Hopkins: Most fighters care more about money

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Bernard HopkinsBernard Hopkins (55-7-2, 32 KO’s) has been an astute, subtle operator throughout his 27-year professional career and his recurring attempts to accomplish the improbable have been motivated by a desire to establish his legacy.

He lost his first professional fight before going undefeated for five years until he met a young Roy Jones Jr in 1993. The next mark on his ‘L’ column didn’t come until another twelve years had passed, in which time he racked up a record twenty defences of his IBF middleweight title and unified the entire division.

He went on to light-heavyweight glory after losing out to Jermain Taylor in 2005 and until last year held three of the four belts in that division too, at 49 years old.

Continually he has not only fought but sought the toughest assignments available, more so after his 40th birthday; Taylor twice, Joe Calzaghe, an undefeated Kelly Pavlik, Jean Pascal twice, Chad Dawson twice, and just last November Sergey Kovalev.

He won some; he lost some, but he rolled the dice on every one in an attempt to be remembered, revered even, once his time is through.

In a recent interview with Fighthype.com Hopkins was asked whether the current crop of middleweights are scared to take on those, tough, dangerous assignments he has been celebrated for accepting.

The current cream of the 160 lb. division is made up of four individual champions: Gennady Golovkin (WBA Super) and David Lemieux (IBF) -who are meeting this October for a unification fight- Andy Lee (WBO) and Miguel Cotto (WBC).

Golovkin and Lemieux are both taking a gamble by facing one and other, as is Cotto by defending his belt against Saul ‘Canelo’ Alvarez this November. Andy Lee doesn’t have it easy either by putting his title up against a young southpaw in Billy Joe Saunders.

Based on this Hopkins appeared to be on point when he said;

“I think most fighters, over ninety percent, will fight whoever they have to fight if they have to fight.”

Fans have been disgruntled with this division for a while with all the champions appearing to stay out of one and others way until very recently.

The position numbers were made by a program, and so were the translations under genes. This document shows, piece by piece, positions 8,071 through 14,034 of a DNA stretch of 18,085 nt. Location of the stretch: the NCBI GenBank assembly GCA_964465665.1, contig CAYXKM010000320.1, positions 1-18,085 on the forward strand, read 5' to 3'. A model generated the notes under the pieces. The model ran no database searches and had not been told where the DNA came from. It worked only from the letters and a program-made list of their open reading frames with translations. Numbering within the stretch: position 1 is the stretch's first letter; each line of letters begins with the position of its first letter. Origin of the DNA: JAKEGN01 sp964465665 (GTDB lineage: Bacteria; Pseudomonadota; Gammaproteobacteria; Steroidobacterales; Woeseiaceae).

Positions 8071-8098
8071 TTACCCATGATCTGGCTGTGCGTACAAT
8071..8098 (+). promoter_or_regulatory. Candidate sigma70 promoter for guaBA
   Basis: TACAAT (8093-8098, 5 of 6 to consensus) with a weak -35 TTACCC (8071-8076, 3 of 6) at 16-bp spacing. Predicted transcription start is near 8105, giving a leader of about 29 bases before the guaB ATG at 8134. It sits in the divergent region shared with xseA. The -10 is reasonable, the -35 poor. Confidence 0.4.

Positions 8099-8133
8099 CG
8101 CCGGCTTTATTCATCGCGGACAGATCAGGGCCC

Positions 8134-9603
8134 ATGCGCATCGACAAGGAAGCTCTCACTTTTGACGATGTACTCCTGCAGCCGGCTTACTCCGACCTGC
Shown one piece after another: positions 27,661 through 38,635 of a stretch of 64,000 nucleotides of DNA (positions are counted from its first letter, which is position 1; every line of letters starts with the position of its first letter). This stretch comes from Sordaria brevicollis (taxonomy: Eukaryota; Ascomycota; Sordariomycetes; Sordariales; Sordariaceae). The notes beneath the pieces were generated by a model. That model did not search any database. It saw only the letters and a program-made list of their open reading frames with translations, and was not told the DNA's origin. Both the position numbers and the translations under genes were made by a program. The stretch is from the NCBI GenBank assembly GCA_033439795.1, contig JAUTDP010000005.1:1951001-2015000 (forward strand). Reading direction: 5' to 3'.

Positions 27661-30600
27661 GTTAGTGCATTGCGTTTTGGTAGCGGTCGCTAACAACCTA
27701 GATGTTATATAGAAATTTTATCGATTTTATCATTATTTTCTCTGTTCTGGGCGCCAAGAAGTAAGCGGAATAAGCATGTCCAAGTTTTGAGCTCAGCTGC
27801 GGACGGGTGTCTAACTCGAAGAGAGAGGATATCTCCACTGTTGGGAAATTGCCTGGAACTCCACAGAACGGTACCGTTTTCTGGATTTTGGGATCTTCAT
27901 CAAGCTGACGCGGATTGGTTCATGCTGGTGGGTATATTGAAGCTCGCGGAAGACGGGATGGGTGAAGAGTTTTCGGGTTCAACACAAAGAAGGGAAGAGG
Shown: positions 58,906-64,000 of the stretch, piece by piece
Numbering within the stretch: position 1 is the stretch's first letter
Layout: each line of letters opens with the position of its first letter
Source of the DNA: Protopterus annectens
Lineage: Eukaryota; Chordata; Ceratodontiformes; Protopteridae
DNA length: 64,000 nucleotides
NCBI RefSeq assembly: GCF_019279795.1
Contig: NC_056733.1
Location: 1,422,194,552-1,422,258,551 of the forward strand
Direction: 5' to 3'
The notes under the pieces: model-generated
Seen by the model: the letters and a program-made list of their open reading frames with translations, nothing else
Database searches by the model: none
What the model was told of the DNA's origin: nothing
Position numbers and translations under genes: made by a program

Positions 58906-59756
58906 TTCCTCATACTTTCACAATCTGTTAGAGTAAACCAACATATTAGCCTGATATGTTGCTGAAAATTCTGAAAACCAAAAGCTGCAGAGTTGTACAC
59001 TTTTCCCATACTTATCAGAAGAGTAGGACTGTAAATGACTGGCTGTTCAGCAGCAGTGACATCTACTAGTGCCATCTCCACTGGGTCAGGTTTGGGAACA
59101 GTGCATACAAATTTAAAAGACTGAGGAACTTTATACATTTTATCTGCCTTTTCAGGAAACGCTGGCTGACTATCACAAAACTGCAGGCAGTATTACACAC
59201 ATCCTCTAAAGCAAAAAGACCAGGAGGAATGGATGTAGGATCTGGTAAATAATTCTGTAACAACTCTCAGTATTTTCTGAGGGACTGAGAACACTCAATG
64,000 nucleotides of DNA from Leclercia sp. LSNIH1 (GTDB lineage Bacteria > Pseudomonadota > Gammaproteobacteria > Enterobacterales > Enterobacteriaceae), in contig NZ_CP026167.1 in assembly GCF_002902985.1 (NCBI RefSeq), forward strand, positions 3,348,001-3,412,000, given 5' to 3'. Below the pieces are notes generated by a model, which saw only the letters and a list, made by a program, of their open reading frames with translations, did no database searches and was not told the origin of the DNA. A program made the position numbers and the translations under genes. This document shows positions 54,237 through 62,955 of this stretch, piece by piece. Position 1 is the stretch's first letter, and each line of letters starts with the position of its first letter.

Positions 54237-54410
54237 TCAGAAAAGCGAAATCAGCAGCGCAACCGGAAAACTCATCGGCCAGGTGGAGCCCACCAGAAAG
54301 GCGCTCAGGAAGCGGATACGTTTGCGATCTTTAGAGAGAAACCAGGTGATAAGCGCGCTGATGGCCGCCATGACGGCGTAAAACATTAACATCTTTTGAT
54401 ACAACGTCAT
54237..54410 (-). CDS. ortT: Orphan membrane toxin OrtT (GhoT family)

In fact, the last man to unify the belts was Hopkins, who feels that short-term financial gain has dislodged legacy as the number one priority for the young fighters of today.

“Today’s mentality of a young guy, most, but not all, most, they would take more of the upside of the money, more than what his career and what fights are meaningful or not. And that’s the trickery of the uneducated and those that don’t know about the business of the business, and they will take that bait until that bait is no longer there for them to take, and then they gotta find out what they gonna do.”

Ascertaining a fighter’s true purse is a difficult thing to do when you are not privy to their personal accounts, but you would have to assume that all the top-level talent are being well paid to varying degrees. If a big green cushion stays under your backside no matter who you fight, there is little incentive to take on a ‘fifty-fifty’ and maybe blemish your record, hence damaging potential future earnings.

You would be hard-pressed to look through any of the champions’ resumes and see an extended run of fights where they were in real danger every time.

But then, the truly big fights like Cotto vs. Canelo will guarantee both participants huge amounts of cash. Numbers like 30 million for Cotto and 10 for Canelo are being bandied about for their meeting. Which begs the question; would they be fighting if it wasn’t worth their while, given their past earnings? Probably not.

The money will always be a huge driving force for a fighter and his handlers that decide who they decide to take on, the risk and the reward. Many, like Hopkins, have elevated their standing from nothing by lacing up the gloves and trading punches for the baying crowds. Surely the pursuit for ever-increasing purses would become almost an intoxicating as glory under the bright lights.

Money and glory cannot be separated entirely, but for Hopkins, when the former takes precedence over the latter, it’s a problem not only for the for the fighter but for the fans, too.